The Ninth Circuit Court of Appeals today released an opinion in RYAN v. COMMISSIONER OF SOCIAL SECURITY, No. 06-15291, an appeal in a civil action against the United States. The panel consisted of Betty B. Fletcher, William C. Canby, Jr., and Johnnie B. Rawlinson, Circuit Judges.
B. FLETCHER, Circuit Judge:
Plaintiff-Appellant Karen L. Ryan appeals the district court’s order granting summary judgment in favor of the Defendant-Appellee, upholding the Commissioner of Social Security’s decision denying her application for Title II disability benefits. The Administrative Law Judge (”ALJ”) did not give full weight to the opinions of two examining psychologists, characterizing their opinions as too heavily based on Ryan’s “subjective complaints,” and as being inconsistent with the records of Ryan’s treating physician, a family practitioner. There was no inconsistency. The records of Ryan’s treating physician, if anything, supported the examining psychologist’s assessment that Ryan was incapable of maintaining a regular work schedule. Because substantial evidence does not support the ALJ’s denial of disability benefits, we reverse. . . .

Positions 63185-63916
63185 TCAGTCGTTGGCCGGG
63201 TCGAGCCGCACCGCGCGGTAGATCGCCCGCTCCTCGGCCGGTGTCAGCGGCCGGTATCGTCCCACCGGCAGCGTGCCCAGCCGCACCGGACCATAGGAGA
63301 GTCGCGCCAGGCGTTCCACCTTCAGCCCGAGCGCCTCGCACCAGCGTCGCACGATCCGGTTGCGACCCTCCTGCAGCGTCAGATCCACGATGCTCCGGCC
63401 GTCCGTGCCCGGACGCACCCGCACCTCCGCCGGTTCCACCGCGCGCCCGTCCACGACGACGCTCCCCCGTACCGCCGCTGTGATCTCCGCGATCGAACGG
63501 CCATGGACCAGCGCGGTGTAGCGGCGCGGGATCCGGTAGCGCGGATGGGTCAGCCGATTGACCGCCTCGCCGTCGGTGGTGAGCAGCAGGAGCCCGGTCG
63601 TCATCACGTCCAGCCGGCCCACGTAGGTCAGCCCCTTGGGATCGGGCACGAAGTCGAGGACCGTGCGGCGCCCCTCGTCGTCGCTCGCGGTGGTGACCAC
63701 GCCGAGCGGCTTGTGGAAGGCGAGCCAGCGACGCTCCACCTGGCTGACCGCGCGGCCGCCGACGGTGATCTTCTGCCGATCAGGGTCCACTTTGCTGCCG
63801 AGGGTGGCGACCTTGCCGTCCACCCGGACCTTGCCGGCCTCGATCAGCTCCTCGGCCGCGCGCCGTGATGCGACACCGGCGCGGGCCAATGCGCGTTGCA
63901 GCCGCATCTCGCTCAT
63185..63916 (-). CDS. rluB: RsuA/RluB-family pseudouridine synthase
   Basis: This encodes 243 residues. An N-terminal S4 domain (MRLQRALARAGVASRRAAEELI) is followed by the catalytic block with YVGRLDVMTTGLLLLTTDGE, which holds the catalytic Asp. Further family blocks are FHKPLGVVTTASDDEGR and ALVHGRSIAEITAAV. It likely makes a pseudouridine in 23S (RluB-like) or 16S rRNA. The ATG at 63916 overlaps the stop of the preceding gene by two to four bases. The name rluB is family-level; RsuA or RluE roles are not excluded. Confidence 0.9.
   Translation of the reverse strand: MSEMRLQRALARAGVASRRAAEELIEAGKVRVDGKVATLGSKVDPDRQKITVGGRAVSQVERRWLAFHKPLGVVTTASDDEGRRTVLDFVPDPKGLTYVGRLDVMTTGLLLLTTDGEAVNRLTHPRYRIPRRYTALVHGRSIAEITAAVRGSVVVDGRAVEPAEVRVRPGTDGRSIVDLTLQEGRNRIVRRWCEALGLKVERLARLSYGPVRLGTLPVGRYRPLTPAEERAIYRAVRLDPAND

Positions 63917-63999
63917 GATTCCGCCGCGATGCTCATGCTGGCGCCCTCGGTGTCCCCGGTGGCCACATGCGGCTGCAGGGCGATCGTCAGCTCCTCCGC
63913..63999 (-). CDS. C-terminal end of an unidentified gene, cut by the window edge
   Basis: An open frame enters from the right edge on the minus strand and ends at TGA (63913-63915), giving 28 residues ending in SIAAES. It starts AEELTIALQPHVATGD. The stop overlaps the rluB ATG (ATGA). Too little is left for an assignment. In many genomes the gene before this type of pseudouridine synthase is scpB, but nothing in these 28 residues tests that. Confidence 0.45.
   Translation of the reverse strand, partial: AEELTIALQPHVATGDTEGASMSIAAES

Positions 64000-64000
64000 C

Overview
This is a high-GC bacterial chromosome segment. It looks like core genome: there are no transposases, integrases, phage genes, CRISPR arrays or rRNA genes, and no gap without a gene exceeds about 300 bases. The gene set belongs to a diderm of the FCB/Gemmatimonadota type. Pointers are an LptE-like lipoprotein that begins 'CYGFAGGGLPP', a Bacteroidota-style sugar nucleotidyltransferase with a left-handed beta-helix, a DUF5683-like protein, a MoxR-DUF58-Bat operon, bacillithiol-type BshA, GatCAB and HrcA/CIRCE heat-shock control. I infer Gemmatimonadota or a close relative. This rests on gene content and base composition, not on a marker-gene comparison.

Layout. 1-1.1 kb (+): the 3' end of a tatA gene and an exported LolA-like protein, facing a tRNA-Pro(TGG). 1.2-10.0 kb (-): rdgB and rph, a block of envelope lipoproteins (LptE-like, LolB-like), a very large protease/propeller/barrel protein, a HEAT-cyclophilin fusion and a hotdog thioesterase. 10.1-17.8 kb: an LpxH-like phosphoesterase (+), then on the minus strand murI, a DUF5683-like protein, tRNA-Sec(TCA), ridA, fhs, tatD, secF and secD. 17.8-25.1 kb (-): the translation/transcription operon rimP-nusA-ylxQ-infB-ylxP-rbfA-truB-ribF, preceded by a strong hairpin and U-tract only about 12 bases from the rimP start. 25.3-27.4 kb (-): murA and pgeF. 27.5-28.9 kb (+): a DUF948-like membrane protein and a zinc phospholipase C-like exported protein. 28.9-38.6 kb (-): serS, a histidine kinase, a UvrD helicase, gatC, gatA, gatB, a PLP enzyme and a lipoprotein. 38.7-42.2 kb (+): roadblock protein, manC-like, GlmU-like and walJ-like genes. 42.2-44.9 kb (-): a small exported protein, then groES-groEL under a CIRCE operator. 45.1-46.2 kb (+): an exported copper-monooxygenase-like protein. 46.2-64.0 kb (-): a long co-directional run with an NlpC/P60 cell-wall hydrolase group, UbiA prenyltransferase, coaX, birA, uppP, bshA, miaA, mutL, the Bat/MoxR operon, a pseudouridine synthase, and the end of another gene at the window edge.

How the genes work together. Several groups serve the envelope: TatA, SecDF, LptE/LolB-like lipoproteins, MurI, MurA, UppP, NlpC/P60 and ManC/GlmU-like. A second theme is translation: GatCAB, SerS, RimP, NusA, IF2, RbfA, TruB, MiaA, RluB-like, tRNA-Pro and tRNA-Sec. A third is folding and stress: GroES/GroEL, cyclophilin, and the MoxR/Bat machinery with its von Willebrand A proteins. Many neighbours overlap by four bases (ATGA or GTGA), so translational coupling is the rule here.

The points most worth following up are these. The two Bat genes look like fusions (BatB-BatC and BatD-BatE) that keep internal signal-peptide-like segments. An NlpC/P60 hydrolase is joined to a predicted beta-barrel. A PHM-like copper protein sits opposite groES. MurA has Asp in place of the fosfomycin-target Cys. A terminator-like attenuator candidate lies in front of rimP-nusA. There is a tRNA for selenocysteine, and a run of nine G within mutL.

RAWLINSON, Circuit Judge, dissenting:
I respectfully dissent because, in my view, substantial evidence supports the decision of the Administrative Law Judge (ALJ). Unlike the majority, I am persuaded that the ALJ gave proper weight to the opinions of all medical providers. For purpose of this appeal, Social Security claimant Karen Ryan (Ryan) began visiting her treating physician, Dr. Monigatti-Lake regarding “her situation at work” on October 18, 1999. Ryan informed Dr. Monigatti-Lake that Ryan was on administrative leave following a random drug test during which she tested “positive for THC and apparently some amphetamines.” Dr. Monigatti-Lake diagnosed Ryan as experiencing a “stressful situation due to Ryan’s work difficulties,” which occurred “a couple of months” before “her 5 yr. retirement contract.” Although Ryan expressed optimism about continuing with her employment, it was not to be. Ryan was terminated, and visited Dr. Monigatti-Lake on December 14, 1999, complaining of feelings of immobility, panic attacks, [and] crying spells.” Ryan reported that Effexor she was taking was not. . .